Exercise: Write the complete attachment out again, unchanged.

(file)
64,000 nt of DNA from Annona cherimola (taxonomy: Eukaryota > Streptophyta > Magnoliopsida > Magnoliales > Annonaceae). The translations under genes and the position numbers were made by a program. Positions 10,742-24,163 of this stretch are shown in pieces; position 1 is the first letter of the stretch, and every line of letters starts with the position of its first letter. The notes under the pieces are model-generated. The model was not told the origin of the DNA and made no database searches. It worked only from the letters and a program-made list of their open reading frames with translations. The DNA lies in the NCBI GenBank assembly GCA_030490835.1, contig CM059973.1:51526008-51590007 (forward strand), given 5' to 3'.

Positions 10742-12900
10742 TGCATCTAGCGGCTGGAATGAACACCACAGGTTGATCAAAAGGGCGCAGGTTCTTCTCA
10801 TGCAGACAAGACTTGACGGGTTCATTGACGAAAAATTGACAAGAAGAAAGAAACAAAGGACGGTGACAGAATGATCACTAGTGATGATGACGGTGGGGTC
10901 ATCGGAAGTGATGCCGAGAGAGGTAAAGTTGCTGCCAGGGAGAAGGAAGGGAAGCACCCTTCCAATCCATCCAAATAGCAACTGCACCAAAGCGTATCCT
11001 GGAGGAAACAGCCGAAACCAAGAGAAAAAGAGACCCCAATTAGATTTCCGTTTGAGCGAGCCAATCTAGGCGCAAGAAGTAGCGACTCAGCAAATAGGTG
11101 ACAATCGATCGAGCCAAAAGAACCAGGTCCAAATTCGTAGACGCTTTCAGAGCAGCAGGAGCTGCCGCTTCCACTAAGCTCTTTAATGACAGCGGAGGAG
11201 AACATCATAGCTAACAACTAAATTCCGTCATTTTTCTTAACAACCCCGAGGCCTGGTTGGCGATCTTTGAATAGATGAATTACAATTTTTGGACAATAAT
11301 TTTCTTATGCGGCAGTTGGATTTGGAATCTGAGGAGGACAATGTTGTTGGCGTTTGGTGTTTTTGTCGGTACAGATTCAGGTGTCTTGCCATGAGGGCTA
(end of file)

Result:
64,000 nt of DNA from Annona cherimola (taxonomy: Eukaryota > Streptophyta > Magnoliopsida > Magnoliales > Annonaceae). The translations under genes and the position numbers were made by a program. Positions 10,742-24,163 of this stretch are shown in pieces; position 1 is the first letter of the stretch, and every line of letters starts with the position of its first letter. The notes under the pieces are model-generated. The model was not told the origin of the DNA and made no database searches. It worked only from the letters and a program-made list of their open reading frames with translations. The DNA lies in the NCBI GenBank assembly GCA_030490835.1, contig CM059973.1:51526008-51590007 (forward strand), given 5' to 3'.

Positions 10742-12900
10742 TGCATCTAGCGGCTGGAATGAACACCACAGGTTGATCAAAAGGGCGCAGGTTCTTCTCA
10801 TGCAGACAAGACTTGACGGGTTCATTGACGAAAAATTGACAAGAAGAAAGAAACAAAGGACGGTGACAGAATGATCACTAGTGATGATGACGGTGGGGTC
10901 ATCGGAAGTGATGCCGAGAGAGGTAAAGTTGCTGCCAGGGAGAAGGAAGGGAAGCACCCTTCCAATCCATCCAAATAGCAACTGCACCAAAGCGTATCCT
11001 GGAGGAAACAGCCGAAACCAAGAGAAAAAGAGACCCCAATTAGATTTCCGTTTGAGCGAGCCAATCTAGGCGCAAGAAGTAGCGACTCAGCAAATAGGTG
11101 ACAATCGATCGAGCCAAAAGAACCAGGTCCAAATTCGTAGACGCTTTCAGAGCAGCAGGAGCTGCCGCTTCCACTAAGCTCTTTAATGACAGCGGAGGAG
11201 AACATCATAGCTAACAACTAAATTCCGTCATTTTTCTTAACAACCCCGAGGCCTGGTTGGCGATCTTTGAATAGATGAATTACAATTTTTGGACAATAAT
11301 TTTCTTATGCGGCAGTTGGATTTGGAATCTGAGGAGGACAATGTTGTTGGCGTTTGGTGTTTTTGTCGGTACAGATTCAGGTGTCTTGCCATGAGGGCTA